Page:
The Orkney islands are and archipelago of some 70 islands located off the north of Scotland of which only 21 are inhabited.

With quiet sandy beaches and stunning scenery Orkney is ideal for those looking to slow down a bit from their normal busy lifestyles, but there is also plenty to see and do in Orkney.

Kirkwall and Stromness provide an excellent range of shops, restaurants, museums, visitor centres, galleries and a leisure centre.

The Pickaquoy Centre is Orkney's largest community and leisure centre hosting various events as well as providing all the normal facilities that one would expect at a leisure centre, such as fitness suites, swimming pool and various outdoor sports facilities.  The Pickaquoy Centre is also the home of the Phoenix Cinema. Visit the Pickaquoy Centre website for full details of their facilities and cinema/event listings.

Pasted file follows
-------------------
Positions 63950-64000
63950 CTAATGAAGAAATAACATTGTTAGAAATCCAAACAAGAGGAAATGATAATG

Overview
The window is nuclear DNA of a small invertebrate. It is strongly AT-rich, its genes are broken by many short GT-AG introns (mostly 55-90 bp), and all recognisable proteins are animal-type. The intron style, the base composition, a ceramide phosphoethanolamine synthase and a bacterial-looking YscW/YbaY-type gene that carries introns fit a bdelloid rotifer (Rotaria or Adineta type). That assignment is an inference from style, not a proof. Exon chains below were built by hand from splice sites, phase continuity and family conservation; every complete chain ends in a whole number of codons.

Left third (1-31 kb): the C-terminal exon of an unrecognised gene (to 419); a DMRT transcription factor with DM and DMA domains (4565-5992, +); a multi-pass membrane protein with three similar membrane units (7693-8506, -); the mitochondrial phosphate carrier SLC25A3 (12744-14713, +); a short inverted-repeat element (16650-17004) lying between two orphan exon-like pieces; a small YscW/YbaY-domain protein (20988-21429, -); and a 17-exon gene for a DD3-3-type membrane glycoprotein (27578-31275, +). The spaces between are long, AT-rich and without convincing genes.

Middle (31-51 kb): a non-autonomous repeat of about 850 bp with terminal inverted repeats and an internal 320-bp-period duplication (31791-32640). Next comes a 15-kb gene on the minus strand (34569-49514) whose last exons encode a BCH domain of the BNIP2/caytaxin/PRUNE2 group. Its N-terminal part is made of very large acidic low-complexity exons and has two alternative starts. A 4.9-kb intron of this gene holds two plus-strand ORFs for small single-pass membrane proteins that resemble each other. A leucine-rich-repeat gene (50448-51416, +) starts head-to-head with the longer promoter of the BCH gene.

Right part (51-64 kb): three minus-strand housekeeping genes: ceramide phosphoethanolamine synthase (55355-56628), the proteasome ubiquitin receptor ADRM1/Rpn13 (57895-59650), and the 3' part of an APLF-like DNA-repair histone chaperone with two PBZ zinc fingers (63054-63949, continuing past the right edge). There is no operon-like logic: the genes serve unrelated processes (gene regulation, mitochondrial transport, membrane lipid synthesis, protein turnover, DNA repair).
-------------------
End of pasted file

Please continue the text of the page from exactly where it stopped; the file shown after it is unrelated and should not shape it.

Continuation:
Stromness museum was founded in 1837 with the creation of the Orkney Natural History Society and displays items relating to local maritime history. There is also a fine collection of Orkney bird specimens and a section on Inuit and whaling. If you would like to know more before before you arrive, visit the Stromness Museum website

There is a Tourist Information Office at the Kirkwall Travel Centre where you can find information and pick up leaflets on the many places to visit in Orkney. Of course the Travel Centre is also the place to go for public transport. You can get more information on the various public transport services be they by bus, taxi, ferry or plane from the Orkney Public Transport web site or download a PDF of the current Orkney Public Transport Guide

The Pier Arts Centre which is a focal point for the local artist community and hosts a year round programme of changing exhibits, visit their website for more information.

Only four stones remain of the Standing Stones o'Stenness, the largest of these standing some six metres high. The stones stand by the south eastern shore of the Loch o'Stenness, next to the road that leads to the Ring of Brodgar.

The Ring of Brodgar dates back to 2500 - 2000 BC, the stone ring forms a circle 104 metres in diameter. It is thought to have originally contained 60 stones but today only 27 stones remain.